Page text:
… and then the 80s happened.

 

Tiger Beat and the Teen Hearthrob

Ah … the innocence of young love and adolescent naivety.  To be a young girl concerned about whether the real Donny is “sweet or sexy.”  To wonder “is Elton John a sex symbol?”  To question if “David’s kisses mean danger.”  These topics, and so many more ridiculous ones were the subject of just about every Tiger Beat magazine of the 60s and 70s (and they probably still are today, I guess).  Doesn’t anyone else think it’s just a bit odd?  Sort of like Playboy for 12 year-old girls …

For the Stylish Man in Your Life …

who needs barneys or bergdorf, brooks brothers or j.press when you could knit him something so much more special …

"the belted pullover vest in green" is suave yet sophisticated

you could even go bold and try it in stripes! tres chic.

Or maybe that special someone in your life is more of a Greek Shirt kind of guy. Just looks at those flexing ribs, and the elegant simplicity of this magical shirt!

You could even do a his and hers version! and just hang out around the house together.

It certainly doesn't get much more classy than this crocheted beauty.

then there is the color carnival skinny rib pullover. need i say more?

you both need a skinny rib undershirt vest for walking through the forest together. how romantic.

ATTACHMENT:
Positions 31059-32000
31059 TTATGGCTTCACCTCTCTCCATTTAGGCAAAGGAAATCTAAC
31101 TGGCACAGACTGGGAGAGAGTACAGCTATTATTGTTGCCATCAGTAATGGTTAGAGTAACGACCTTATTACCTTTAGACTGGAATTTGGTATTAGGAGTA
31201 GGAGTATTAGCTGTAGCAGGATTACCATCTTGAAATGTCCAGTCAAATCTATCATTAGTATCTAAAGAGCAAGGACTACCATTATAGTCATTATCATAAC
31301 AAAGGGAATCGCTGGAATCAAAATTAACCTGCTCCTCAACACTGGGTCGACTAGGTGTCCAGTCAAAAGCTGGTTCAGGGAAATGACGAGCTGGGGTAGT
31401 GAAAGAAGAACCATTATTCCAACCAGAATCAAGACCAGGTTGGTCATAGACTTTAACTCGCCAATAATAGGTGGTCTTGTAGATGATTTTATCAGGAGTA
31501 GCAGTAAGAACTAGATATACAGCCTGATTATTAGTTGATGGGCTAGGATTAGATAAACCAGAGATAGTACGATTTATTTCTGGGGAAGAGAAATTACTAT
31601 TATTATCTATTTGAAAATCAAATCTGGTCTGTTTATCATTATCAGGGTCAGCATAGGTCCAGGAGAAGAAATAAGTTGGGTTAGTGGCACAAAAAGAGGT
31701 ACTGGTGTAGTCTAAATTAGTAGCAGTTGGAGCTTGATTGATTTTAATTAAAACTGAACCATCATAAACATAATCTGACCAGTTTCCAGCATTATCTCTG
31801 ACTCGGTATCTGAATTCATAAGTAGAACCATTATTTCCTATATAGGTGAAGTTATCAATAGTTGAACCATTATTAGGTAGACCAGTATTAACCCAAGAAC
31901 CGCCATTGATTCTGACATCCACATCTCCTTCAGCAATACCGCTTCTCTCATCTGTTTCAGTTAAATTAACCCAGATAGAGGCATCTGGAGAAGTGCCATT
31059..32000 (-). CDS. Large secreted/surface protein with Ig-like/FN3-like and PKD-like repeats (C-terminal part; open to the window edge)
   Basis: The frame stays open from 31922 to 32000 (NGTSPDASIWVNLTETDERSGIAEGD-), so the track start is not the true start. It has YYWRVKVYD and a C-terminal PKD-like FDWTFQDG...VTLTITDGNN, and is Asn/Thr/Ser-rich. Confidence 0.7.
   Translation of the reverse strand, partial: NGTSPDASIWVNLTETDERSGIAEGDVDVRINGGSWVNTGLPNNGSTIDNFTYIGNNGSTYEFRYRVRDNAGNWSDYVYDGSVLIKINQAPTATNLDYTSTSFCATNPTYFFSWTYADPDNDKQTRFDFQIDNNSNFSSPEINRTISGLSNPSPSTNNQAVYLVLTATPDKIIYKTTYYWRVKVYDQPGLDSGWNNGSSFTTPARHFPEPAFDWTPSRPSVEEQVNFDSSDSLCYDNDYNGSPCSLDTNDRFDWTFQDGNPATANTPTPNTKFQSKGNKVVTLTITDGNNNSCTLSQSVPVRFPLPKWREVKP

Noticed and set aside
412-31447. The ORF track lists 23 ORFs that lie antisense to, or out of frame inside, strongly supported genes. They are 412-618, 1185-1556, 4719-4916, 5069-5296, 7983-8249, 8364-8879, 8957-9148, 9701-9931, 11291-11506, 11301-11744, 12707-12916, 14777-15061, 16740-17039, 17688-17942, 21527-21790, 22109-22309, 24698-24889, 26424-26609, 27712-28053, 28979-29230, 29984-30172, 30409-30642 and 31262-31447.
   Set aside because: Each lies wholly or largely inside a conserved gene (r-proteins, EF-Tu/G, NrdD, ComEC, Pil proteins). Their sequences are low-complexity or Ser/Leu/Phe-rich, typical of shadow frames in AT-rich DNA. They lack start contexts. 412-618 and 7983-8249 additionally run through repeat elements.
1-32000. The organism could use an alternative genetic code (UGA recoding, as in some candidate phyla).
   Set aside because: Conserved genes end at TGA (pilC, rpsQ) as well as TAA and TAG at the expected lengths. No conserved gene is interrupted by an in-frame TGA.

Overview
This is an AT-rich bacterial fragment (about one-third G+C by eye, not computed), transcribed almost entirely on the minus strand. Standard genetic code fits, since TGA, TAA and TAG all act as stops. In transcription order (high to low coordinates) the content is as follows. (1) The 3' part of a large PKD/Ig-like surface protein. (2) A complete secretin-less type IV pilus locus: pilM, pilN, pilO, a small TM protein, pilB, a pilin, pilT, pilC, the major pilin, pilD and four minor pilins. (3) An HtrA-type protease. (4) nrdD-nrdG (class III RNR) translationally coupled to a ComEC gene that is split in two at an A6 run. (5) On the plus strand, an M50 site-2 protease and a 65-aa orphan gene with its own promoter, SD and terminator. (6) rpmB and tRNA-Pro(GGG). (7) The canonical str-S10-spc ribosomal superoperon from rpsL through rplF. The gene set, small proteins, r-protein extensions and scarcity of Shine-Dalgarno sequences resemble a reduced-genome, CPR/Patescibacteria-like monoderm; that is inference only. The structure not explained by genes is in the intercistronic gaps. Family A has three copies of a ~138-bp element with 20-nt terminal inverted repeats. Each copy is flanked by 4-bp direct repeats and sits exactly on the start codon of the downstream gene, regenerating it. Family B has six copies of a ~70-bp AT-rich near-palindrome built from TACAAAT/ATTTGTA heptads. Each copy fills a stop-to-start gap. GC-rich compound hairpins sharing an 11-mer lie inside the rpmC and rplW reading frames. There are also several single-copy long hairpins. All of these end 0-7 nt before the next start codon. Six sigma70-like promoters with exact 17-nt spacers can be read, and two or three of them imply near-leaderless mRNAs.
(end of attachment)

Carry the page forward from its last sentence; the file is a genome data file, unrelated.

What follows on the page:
better get to the yarn store fast!

The Mood Ring

Mood rings.  They were so cool in 1975 before they turned into something so uncool just a short time later. Theoretically it’s a great idea – a piece of jewelry that will reflect your state of mind; but then again, why in the world would you need a piece of jewelry to let you know when you are feeling stressed or calm, imaginative or romantic?  So maybe the ring was supposed to communicate your mood to those around you … when your friends saw your ring was green (normal) they knew it was safe to hang, but when your stone was white (frustrated) everyone could clear out.  But that doesn’t sound so excellent either.  Maybe that’s why the mood ring fad was so short-lived.

In 1975, jewelry designer Marvin Wernick accompanied a physician friend to an emergency and marveled when his friend applied thermotropic (meaning, changed by temperature) tape to a child’s forehead to take her temperature. And so the idea for the mood ring was born.  Wernick took a hollow glass shell, filled it with thermotropic liquid crystals, and attached the glass shell to a ring so that when worn on the finger, the thermotropic material would change temperatures and color.  Voila!

But, Wernick never patented his idea, and Joshua Reynolds (who reportedly invented the Thighmaster, adn was the heir to the Richard Joshua Reynolds tobacco fortune) quickly swooped in, stole the wave, and created the mood ring fad as we remember it today.  Reynolds envisioned the rings as “portable biofeedback aids”, and managed to sell $1 million worth of them in a three month period in 1975. Even so, his company went bankrupt, victim of a flooded market of imitations, all of which are still available today.

The lesson we should all learn from this one – patent, patent, patent!

Perfectly 70s Magic: Doug Henning

Doug Henning brought magic to the masses in the 70s.  Before Copperfield, Blaine, or Angel there was Doug Henning, only his costumes and poses were WAY better!